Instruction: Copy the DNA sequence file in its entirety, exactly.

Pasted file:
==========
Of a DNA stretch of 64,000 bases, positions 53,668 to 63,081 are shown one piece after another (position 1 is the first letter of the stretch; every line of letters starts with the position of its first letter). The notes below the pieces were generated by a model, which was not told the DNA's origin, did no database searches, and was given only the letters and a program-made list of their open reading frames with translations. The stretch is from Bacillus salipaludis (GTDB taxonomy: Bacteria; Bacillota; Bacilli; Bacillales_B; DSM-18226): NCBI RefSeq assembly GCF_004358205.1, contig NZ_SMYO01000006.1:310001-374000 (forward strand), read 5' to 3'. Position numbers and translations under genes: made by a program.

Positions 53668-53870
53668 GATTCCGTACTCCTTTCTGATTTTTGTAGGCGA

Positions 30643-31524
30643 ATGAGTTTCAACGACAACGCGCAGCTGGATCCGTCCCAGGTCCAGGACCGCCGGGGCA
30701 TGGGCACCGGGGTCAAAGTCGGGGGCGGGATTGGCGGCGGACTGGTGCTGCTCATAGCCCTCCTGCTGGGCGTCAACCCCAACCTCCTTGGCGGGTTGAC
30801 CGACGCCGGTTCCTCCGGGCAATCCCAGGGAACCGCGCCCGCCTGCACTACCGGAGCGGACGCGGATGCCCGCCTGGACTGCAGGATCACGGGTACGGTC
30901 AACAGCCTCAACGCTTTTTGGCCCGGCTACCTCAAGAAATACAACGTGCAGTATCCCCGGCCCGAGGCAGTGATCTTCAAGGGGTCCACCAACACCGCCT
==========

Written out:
Of a DNA stretch of 64,000 bases, positions 53,668 to 63,081 are shown one piece after another (position 1 is the first letter of the stretch; every line of letters starts with the position of its first letter). The notes below the pieces were generated by a model, which was not told the DNA's origin, did no database searches, and was given only the letters and a program-made list of their open reading frames with translations. The stretch is from Bacillus salipaludis (GTDB taxonomy: Bacteria; Bacillota; Bacilli; Bacillales_B; DSM-18226): NCBI RefSeq assembly GCF_004358205.1, contig NZ_SMYO01000006.1:310001-374000 (forward strand), read 5' to 3'. Position numbers and translations under genes: made by a program.

Positions 53668-53870
53668 GATTCCGTACTCCTTTCTGATTTTTGTAGGCGA

Positions 30643-31524
30643 ATGAGTTTCAACGACAACGCGCAGCTGGATCCGTCCCAGGTCCAGGACCGCCGGGGCA
30701 TGGGCACCGGGGTCAAAGTCGGGGGCGGGATTGGCGGCGGACTGGTGCTGCTCATAGCCCTCCTGCTGGGCGTCAACCCCAACCTCCTTGGCGGGTTGAC
30801 CGACGCCGGTTCCTCCGGGCAATCCCAGGGAACCGCGCCCGCCTGCACTACCGGAGCGGACGCGGATGCCCGCCTGGACTGCAGGATCACGGGTACGGTC
30901 AACAGCCTCAACGCTTTTTGGCCCGGCTACCTCAAGAAATACAACGTGCAGTATCCCCGGCCCGAGGCAGTGATCTTCAAGGGGTCCACCAACACCGCCT